First Union Corp.'s pending acquisition of CoreStates Financial Corp. promises to shake up the ATM network structure along the East Coast.

First Union, the seventh-largest deployer of automated teller machines and already a 30% owner of the southeastern network powerhouse Honor Technologies Inc., will inherit CoreStates' 20% position in Electronic Payment Services Inc. of Wilmington, Del.

EPS owns MAC, one of the pioneering and most successful of the regional networks, which was started by CoreStates and was wholly owned by the Philadelphia banking company until a spinoff to several other superregionals in 1992.

MAC has been facing increasingly stiff competition both for its processing services and for the loyalty of banks in its region that also might choose Honor or the NYCE network that blankets the Northeast.

Now MAC will have to contend with an owner that is likely to make waves because it will want to "rationalize" its investments. First Union's spread outside of its North Carolina base, like that of Charlotte-based rival NationsBank Corp., was a factor in the decision last year to merge and consolidate the neighboring Most and Honor networks.

EPS processes more than a billion transactions a year and has perennially handled more central switching volume than any other shared network. Much of that business comes from its five shareholders: CoreStates, Banc One Corp., KeyCorp, National City Corp., and PNC Bank Corp.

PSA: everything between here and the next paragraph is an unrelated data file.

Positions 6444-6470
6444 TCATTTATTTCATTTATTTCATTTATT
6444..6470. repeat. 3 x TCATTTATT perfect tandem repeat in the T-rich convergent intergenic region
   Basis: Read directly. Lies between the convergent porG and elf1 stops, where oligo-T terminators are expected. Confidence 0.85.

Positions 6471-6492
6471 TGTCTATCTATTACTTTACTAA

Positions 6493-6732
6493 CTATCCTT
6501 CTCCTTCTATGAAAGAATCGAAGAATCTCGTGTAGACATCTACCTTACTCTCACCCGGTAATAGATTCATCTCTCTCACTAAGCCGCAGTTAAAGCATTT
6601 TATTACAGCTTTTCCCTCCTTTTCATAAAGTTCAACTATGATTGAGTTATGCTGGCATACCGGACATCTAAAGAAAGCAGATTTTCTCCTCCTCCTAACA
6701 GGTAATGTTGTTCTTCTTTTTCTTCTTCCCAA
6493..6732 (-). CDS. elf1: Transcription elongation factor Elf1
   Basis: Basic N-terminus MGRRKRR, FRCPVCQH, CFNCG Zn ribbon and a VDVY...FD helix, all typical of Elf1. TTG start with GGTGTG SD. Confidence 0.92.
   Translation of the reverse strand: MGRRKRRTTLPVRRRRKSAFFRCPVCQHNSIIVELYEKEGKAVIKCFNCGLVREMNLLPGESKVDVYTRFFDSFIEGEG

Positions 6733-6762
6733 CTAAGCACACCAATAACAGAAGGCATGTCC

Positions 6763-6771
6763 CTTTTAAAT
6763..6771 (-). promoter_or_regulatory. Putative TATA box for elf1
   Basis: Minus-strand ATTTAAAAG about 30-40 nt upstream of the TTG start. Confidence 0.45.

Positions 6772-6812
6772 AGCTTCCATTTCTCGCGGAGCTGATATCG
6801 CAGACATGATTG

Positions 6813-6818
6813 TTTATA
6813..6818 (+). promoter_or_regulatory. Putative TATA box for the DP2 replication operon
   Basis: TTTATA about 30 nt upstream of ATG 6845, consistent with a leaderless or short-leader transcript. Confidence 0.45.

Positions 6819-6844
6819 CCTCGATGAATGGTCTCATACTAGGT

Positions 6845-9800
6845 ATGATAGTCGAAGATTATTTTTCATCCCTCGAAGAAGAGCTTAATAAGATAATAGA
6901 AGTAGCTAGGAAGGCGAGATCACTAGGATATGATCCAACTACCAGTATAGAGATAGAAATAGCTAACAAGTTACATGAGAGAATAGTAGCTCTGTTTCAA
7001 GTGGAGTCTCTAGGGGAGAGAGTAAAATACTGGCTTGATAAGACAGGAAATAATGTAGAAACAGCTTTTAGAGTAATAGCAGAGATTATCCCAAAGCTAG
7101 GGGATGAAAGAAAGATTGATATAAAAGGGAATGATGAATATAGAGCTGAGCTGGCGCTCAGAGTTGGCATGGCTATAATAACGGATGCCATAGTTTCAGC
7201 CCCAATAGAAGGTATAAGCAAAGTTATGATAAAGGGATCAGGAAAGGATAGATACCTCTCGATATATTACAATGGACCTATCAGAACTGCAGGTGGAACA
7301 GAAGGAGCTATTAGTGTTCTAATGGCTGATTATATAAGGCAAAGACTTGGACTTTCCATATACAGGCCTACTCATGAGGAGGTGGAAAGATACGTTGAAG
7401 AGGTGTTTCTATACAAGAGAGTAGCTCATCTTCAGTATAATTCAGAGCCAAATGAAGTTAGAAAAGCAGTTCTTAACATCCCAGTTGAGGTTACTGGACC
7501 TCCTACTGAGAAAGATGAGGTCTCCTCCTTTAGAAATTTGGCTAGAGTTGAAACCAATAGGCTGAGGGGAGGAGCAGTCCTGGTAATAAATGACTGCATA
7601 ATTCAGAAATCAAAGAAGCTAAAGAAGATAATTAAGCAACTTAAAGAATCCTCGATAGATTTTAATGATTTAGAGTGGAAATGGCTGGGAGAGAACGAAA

First Union, with an extensive in-house ATM operation, could steer even more ATM-driving business to EPS.

But consultant and former ATM network executive Michael A. Strada, president of Atlanta-based Electronic Commerce Strategies Inc., said First Union's strong technology orientation could lead it "to distance itself from participation with EPS."

First Union also will surely address questions about its membership status in multiple networks.

"The real decision might not be on the brand side but may be on the processing side as they start to categorize the decisions they need to make," said Dennis F. Lynch, president and chief executive officer of NYCE Corp., to which First Union also belongs. "Each time there is a merger there is an opportunity for benefit and an opportunity for risk."

When BankBoston Corp. acquired BayBanks Inc. in 1996, it moved its ATM processing in-house from NYCE. NationsBank, after buying Barnett Banks Inc. of Florida, plans to take the processing of Barnett's 1,200 ATMs in-house and away from Honor Technologies.

Industry observers said First Union may balk at farming out its 2,400- machine operation to a third party such as EPS. The bank might want to take over CoreStates' 800 ATMs.

"The other four banks that own EPS are going to be wrestling with an 800-pound gorilla," said former EPS employee Peter J. Quadagno, president of Quadagno and Associates Inc., West Chester, Pa.

David Lipkin, an electronic banking lawyer at Drinker Biddle & Reath in Philadelphia, said cost will be paramount in whatever decision First Union makes. "The other factor will be how much they want to control their own shop," he said.

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